So we arrived in the Dominican Republic yesterday afternoon. We’re staying at the conference center for the Iglesia Evangelica Dominicana, which is the sister congregation for the United Methodist Church in the Dominican Republic. It’s interesting because usually “evangelico” in Latin America implies a patriarchal socially conservative church, but the only two pastors we’ve met so far are both female pastoras with almost the same name — Carilina and Carolina — and very Spirit-filled, powerful personalities.
In any case, my meditation for the first day here has to do with a band of stray puppies that have been wandering around the conference center grounds. In the Dominican Republic, there are dogs everywhere but they don’t really belong to anyone. They think it’s really funny when the visiting gringos make a fuss over the dogs. So anyhow, somehow I ended up with a puppy snuggling me and Kim, one of the missionaries with us, was telling me that for $200 I could get shots for him and take him home to the States. I considered it for a few seconds. My sons would love it, but our house is not ready for a dog at this point. Mariah, one of our team members, also had a puppy. She started asking her husband Ballard if she could keep her puppy (they already have two pit bulls who would eat it for lunch). Ballard said absolutely not.
So Mariah and I had to go out into a field where they had found the puppies in the first place. The conference center is actually also a 70+ acre mango plantation so there’s a lot of land that goes back behind it. Mariah was having trouble leaving her puppy in the field (maybe I was too but I won’t admit to it here). So it hit me how even if these puppies don’t make it to be fully grown dogs, they will have experienced 30 minutes of being the object of somebody’s undivided affection. We shared God’s love with them. It doesn’t negate that fact that we can’t adopt them and take them home with us.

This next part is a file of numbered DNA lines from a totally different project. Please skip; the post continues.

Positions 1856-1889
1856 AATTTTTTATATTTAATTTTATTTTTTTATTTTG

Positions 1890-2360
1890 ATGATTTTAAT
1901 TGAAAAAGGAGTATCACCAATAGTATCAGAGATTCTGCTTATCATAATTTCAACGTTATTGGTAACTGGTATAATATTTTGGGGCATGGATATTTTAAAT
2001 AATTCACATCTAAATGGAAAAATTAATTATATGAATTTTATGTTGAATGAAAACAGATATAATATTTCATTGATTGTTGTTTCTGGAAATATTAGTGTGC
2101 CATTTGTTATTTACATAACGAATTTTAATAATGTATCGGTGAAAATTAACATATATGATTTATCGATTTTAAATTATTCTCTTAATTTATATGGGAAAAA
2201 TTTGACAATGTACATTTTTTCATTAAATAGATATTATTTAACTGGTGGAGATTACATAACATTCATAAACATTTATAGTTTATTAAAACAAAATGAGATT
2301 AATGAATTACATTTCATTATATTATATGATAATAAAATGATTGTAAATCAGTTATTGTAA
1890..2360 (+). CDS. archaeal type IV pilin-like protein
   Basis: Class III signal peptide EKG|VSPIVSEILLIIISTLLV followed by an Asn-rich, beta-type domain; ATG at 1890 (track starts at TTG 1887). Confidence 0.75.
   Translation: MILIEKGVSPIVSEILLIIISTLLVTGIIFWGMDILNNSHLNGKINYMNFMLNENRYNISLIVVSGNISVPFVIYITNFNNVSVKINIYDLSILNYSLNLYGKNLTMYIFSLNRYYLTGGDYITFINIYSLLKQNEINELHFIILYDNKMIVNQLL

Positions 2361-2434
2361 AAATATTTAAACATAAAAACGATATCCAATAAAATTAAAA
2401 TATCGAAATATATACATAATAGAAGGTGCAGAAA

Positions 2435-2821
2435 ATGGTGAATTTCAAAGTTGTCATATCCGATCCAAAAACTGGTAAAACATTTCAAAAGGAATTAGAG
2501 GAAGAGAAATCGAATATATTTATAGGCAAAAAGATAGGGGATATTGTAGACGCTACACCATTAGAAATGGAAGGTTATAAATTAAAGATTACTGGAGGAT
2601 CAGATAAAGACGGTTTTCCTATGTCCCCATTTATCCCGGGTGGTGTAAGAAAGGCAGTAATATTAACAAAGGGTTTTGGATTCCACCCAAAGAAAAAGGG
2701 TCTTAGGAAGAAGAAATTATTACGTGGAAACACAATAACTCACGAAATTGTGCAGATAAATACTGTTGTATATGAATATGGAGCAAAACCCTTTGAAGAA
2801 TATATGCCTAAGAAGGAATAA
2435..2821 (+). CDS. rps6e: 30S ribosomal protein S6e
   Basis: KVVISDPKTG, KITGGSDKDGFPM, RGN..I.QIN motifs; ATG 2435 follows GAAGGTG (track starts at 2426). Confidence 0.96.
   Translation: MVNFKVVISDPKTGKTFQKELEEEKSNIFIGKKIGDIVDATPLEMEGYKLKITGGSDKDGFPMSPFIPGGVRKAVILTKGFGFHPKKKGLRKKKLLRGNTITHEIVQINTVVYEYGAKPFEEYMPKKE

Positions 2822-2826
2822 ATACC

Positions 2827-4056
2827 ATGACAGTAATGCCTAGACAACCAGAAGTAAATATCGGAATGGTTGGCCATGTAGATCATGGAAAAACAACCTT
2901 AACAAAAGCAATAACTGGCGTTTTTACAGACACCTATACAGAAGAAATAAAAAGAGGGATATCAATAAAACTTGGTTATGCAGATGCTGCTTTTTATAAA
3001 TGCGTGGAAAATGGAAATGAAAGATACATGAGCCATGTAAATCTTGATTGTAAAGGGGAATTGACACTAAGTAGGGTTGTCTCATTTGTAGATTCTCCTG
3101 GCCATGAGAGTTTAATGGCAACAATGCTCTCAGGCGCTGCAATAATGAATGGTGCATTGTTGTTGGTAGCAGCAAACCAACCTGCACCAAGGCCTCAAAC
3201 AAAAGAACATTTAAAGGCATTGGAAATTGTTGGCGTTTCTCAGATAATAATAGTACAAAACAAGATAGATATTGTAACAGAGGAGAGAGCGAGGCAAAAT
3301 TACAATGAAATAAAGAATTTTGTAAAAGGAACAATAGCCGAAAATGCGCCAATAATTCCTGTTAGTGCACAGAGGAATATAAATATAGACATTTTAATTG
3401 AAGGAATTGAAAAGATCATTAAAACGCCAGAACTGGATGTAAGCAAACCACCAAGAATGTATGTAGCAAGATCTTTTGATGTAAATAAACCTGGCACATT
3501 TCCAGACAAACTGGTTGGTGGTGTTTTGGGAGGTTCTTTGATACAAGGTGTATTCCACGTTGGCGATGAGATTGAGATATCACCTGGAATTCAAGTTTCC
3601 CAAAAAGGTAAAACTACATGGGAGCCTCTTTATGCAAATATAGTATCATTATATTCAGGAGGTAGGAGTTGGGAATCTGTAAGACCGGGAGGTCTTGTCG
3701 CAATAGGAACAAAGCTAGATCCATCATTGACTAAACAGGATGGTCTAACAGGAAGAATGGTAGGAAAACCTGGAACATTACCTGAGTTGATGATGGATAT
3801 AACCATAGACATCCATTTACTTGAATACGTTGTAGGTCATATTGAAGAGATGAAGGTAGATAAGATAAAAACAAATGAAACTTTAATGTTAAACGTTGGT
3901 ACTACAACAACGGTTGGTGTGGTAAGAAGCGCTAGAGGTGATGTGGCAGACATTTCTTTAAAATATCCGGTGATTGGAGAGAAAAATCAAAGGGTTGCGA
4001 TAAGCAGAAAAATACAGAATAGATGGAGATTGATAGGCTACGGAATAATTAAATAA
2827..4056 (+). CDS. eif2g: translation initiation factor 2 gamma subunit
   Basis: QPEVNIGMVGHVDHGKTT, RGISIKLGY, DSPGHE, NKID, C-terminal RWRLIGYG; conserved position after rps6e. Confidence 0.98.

There’s a way in which this is a metaphor for what we inherently do on mission trips and in life in general. Some people we will be privileged enough to have lifelong relationships with, but many intimacies that we have in life only last a couple years, a few months, one intensive weekend retreat, a couple of hours, or maybe even a few minutes. So how do we treat people with whom we have only a fleeting encounter? We share God’s love with them, period. There was a woman on the plane with us from Miami down to Santa Domingo. She seemed very interested in chatting with me about Christianity so we talked. She said she didn’t have a religion because of all the hypocrisy she’s seen in religion. About two hours into the flight, I discovered that she was going to the Dominican Republic for a week to reboot because her marriage had just fallen apart. She wanted to know why all the Christians were talking about the end of the world and not doing anything to make the world a better place. I told her that I thought the point of Christianity is to establish God’s mercy and invite people into His kingdom of mercy. I pray that God will somehow use our conversation in her life. Maybe she’ll try out church someday in the future. I’m not going to see her again, but that doesn’t matter. God used that moment to share His love with me by allowing me to participate in the comfort He had to share with this woman.
There are many puppies in the wilderness. Some will make it; some will not. All we can do is share God’s love with whomever we meet, however trivial and anonymous our conversation is. God is weaving all of our conversations together in a strategy to advance His kingdom. He will take care of His puppies and His sheep and His people; His gift to us is to be a part of His process.